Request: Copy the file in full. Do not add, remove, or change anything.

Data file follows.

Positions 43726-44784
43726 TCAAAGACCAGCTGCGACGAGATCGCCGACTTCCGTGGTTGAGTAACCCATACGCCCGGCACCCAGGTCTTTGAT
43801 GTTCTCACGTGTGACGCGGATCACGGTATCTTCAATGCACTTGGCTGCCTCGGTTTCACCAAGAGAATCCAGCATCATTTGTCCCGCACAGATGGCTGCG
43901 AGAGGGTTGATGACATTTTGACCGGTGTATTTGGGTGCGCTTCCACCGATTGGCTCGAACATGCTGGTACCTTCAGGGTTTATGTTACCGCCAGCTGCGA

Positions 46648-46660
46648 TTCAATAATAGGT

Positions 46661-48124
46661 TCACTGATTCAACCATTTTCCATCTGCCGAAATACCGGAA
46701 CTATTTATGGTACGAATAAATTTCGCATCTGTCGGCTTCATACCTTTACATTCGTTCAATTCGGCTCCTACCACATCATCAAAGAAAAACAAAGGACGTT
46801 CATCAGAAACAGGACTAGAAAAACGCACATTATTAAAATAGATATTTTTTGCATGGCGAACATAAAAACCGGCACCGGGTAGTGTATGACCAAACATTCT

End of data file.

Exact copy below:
Positions 43726-44784
43726 TCAAAGACCAGCTGCGACGAGATCGCCGACTTCCGTGGTTGAGTAACCCATACGCCCGGCACCCAGGTCTTTGAT
43801 GTTCTCACGTGTGACGCGGATCACGGTATCTTCAATGCACTTGGCTGCCTCGGTTTCACCAAGAGAATCCAGCATCATTTGTCCCGCACAGATGGCTGCG
43901 AGAGGGTTGATGACATTTTGACCGGTGTATTTGGGTGCGCTTCCACCGATTGGCTCGAACATGCTGGTACCTTCAGGGTTTATGTTACCGCCAGCTGCGA

Positions 46648-46660
46648 TTCAATAATAGGT

Positions 46661-48124
46661 TCACTGATTCAACCATTTTCCATCTGCCGAAATACCGGAA
46701 CTATTTATGGTACGAATAAATTTCGCATCTGTCGGCTTCATACCTTTACATTCGTTCAATTCGGCTCCTACCACATCATCAAAGAAAAACAAAGGACGTT
46801 CATCAGAAACAGGACTAGAAAAACGCACATTATTAAAATAGATATTTTTTGCATGGCGAACATAAAAACCGGCACCGGGTAGTGTATGACCAAACATTCT